Sometimes playing the match winner market can be highly frustrating. Imagine backing the draw in that Man Utd v Luton game at 7/1 only for United to grab an 89th minute winner to deny your bet at the death.
If you think a side who’s an underdog might lose the game but put in a professional, hard-working, disciplined performance, then backing a team with a one or two goal handicap start on the European Handicap could be the way to go.
Similarly, if you think a favorite can justify their favoritism and then some, then going with the favorite to overcome the handicap at decent odds rather than just taking short odds that they’ll win, provides you with a much greater return on your investment.
What to watch when choosing European Handicap?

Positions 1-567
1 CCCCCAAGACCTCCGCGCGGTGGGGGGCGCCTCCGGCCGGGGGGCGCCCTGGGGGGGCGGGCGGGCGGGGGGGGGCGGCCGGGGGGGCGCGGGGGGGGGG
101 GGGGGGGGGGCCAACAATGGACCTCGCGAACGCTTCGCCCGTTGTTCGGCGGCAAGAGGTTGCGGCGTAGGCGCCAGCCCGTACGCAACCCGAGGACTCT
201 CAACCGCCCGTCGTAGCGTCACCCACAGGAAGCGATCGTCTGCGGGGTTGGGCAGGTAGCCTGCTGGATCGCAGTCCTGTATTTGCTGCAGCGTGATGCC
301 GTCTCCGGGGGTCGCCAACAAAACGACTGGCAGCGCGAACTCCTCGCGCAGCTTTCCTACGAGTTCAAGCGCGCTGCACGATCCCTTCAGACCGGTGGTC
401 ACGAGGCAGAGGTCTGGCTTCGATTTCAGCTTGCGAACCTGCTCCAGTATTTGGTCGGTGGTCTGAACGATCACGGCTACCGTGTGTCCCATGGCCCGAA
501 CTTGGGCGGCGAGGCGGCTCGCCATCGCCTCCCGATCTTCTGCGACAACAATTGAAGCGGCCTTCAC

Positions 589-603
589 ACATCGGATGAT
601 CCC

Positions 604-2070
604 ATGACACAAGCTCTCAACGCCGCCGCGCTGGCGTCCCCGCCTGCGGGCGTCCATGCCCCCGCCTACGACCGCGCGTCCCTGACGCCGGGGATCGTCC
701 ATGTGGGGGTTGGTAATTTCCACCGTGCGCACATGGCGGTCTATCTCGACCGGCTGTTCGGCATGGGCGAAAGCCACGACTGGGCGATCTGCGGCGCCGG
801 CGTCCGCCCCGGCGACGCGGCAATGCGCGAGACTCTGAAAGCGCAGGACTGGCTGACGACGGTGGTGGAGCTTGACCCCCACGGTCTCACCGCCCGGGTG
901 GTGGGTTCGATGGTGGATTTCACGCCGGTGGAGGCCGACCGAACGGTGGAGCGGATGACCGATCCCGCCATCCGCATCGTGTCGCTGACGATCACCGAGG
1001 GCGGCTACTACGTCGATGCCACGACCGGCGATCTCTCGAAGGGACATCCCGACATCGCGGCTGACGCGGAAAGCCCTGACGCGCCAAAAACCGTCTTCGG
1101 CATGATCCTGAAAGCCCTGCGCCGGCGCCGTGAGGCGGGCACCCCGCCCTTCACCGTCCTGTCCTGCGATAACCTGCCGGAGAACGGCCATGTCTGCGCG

Here are a few factors you should consider:
- Head-to-Head: Some teams have a knack of beating a particular opposition even if that particular side tends to be more successful overall. Look out for teams with a particularly good head-to-head record in a particular fixture.
- Recent Form: When you’re on a roll, playing well and getting good results, it’s amazing what confidence and momentum can do to your chances. Teams who are on a roll could be good bets to side with, whether they’re favorites or outsiders in the European Handicap market.
- Injuries and suspensions: Take Liverpool. Wonderful team but if Trent-Alexander Arnold, Jordan Henderson, Mo Salah, and Sadio Mane are all unavailable, would you back them to beat Brighton by three clear goals? Maybe not.
- Other factors: The ones above are the key ones but other things to look out for are: fatigue, the venue, motivation levels, and whether a particular team’s style of football is or isn’t suited to playing another.
European Handicap strategy
The more you play the market, the more strategies you’ll find that work for you.